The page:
The core business problem that every retailer including Target is attempting to solve:
“Your loyalty cards and web application logs have captured all the activity in your stores, your Website and Mobile application. This data is priceless; for example, it not only contains the fact that a purchase has been made but also captures the thought process that went into making that purchasing decision. This session describes how you you can capitalize on this raw data to gain better insights into your customers, enhance their user experience, and make targeted recommendations.”
To provide insight into an approach…I am reposting this well written Best-in-Class Behavioral Analytics Case Study by Charles Duhigg on how Target is targeting customers using Predictive Analytics to anticipate shopper behavior.
Target was founded in 1902 and is headquartered in Minneapolis, Minnesota. Target operates over 1,750 stores in 49 states under Target and SuperTarget names. It offers general merchandise products through its Website, Target.com. The company distributes its merchandise through a network of distribution centers, as well as third parties and direct shipping. Additionally, it offers credit to guests through its branded proprietary credit cards.
Data Analytics and Influencing Pregnant Shoppers
Andrew Pole had just started working as a statistician for Target in 2002, when two colleagues from the marketing department stopped by his desk to ask an odd question: “If we wanted to figure out if a customer is pregnant, even if she didn’t want us to know, can you do that? ”
As the marketers explained to Pole new parents are a retailer’s holy grail. Most shoppers don’t buy everything they need at one store. Instead, they buy groceries at the grocery store and toys at the toy store, and they visit Target only when they need certain items they associate with Target — cleaning supplies, say, or new socks or a six-month supply of toilet paper. But Target sells everything from milk to stuffed animals to lawn furniture to electronics, so one of the company’s primary goals is convincing customers that the only store they need is Target. But it’s a tough message to get across, even with the most ingenious ad campaigns, because once consumers’ shopping habits are ingrained, it’s incredibly difficult to change them. Read more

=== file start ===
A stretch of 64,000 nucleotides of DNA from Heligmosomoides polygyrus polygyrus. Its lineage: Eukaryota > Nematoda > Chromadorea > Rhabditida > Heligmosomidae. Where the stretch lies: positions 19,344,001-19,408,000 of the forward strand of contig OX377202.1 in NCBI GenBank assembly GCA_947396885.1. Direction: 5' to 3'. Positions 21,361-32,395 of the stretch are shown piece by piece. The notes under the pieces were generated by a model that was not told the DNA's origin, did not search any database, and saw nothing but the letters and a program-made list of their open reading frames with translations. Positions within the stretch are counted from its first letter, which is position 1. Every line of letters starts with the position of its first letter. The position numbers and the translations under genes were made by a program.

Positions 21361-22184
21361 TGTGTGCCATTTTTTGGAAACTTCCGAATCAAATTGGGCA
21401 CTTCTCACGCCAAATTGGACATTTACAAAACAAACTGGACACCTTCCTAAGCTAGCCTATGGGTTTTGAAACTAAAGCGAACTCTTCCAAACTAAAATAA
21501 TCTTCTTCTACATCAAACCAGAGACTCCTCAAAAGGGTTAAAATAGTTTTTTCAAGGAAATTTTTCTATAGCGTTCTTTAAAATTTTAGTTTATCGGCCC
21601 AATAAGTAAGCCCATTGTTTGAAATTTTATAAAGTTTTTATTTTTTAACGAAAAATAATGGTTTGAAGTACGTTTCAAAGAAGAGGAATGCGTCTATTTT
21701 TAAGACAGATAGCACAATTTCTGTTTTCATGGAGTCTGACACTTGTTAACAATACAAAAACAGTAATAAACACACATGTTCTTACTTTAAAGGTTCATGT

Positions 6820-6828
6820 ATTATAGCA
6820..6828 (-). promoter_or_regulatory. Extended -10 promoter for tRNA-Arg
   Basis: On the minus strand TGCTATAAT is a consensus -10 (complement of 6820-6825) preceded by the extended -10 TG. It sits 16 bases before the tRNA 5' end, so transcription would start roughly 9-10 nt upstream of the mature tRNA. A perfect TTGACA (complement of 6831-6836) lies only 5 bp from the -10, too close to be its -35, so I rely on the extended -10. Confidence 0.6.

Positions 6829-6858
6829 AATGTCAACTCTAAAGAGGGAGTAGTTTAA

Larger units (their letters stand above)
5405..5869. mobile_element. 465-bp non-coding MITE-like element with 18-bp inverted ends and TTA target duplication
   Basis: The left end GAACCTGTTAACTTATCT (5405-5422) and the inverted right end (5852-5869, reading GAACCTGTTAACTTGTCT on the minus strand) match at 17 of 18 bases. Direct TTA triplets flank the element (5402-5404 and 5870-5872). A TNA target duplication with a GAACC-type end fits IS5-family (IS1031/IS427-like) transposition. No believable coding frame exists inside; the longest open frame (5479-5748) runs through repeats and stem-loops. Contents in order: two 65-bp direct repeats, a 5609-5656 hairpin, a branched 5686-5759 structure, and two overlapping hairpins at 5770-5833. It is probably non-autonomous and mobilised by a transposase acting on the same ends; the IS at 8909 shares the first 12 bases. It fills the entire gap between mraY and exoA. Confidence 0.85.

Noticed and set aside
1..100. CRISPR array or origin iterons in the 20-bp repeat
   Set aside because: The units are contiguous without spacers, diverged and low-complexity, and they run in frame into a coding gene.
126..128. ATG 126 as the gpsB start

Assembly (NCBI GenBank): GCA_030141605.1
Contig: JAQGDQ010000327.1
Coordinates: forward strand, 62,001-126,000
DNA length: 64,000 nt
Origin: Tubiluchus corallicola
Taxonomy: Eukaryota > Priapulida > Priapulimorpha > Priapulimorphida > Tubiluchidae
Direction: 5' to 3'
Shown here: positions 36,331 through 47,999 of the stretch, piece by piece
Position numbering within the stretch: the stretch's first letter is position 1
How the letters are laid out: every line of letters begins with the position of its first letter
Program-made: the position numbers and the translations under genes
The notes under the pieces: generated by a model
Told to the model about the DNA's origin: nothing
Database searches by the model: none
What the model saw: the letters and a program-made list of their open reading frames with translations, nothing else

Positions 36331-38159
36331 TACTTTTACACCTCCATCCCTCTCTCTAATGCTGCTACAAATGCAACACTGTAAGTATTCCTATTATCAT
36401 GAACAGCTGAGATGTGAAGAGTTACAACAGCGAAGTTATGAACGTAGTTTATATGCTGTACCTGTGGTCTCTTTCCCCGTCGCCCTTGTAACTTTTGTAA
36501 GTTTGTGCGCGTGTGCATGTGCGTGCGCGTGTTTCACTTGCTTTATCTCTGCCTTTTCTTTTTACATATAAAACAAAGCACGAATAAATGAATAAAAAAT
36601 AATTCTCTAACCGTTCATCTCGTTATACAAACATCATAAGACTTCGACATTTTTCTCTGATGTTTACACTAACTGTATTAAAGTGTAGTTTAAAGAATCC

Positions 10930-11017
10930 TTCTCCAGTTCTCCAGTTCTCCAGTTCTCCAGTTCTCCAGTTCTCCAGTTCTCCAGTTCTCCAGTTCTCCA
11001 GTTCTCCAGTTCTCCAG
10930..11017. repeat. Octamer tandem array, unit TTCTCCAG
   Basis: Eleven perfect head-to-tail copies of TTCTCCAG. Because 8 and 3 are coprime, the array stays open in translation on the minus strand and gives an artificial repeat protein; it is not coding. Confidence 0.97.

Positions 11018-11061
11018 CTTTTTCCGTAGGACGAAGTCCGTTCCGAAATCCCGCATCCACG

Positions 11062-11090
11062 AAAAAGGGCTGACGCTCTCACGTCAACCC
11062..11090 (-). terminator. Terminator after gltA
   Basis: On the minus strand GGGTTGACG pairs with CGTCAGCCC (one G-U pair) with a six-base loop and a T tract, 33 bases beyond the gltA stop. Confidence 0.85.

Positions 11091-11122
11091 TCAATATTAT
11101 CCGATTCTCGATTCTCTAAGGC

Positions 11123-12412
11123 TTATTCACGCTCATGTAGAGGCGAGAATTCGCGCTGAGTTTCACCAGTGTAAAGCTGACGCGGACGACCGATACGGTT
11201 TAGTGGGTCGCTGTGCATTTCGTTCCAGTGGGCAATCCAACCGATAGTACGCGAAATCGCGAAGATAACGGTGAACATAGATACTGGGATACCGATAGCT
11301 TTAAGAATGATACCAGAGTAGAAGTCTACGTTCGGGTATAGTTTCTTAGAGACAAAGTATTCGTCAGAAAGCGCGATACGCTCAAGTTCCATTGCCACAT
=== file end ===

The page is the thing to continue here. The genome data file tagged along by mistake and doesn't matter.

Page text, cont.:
Data-driven DNA is about having the right toolset, mindset, skillset and dataset to evolve a major brand and seize today’s omni-channel opportunities. Whether it’s retooling and retraining for the multiscreen attention economy, or introducing digital innovations that transform both retail and healthcare, P&G is bringing data into every part of its core strategies to fight for the customer.
Striving for market leadership in consumer products is a non-stop managerial quest. In the struggle for survival, the fittest win out at the expense of their rivals because they succeed in adapting themselves best to their environment.
CMOs and CIOs everywhere agree that analytics is essential to sales & marketing and that its primary purpose is to gain access to customer insight and intelligence along the market funnel – awareness, consideration, preference, purchase and loyalty.
In this posting we illustrate a best-in-class “run-the-business” with Data/Analytics Case Study at P&G. The case study demonstrates four key characteristics of data market leaders:
- A shared belief that data is a core asset that can be used to enhance operations, customer service, marketing and strategy
- More effective leverage of more data – corporate, product, channel, and customer – for faster results
Technology is only a tool, it is not the answer..!
- Support for analytics by senior managers who embrace new ideas and are willing to shift power and resources to those who make data-driven decisions
This case study of a novel construct called Business Cockpit (also called LaunchTower in the Biotech and Pharmaceutical Industry) illustrates the way Business Analytics is becoming more central in retail and CPG decision making.
Here is a quick summary of P&G Analytics program:
- Primary focus on improving management decisions at scale – did the analysis to identify time gap between information and application to decision making
- “Information and Decision Solutions” (IT) embeds over 300 analysts in leadership teams
- Over 50 “Business Suites” for executive information viewing and decision-making
- “Decision cockpits” on 50,000 desktops
- 35% of marketing budget on digital
- Real-time social media sentiment analysis for “Consumer Pulse”
- Focused on how to best apply and visualize information instead of discussion/debate about validity of data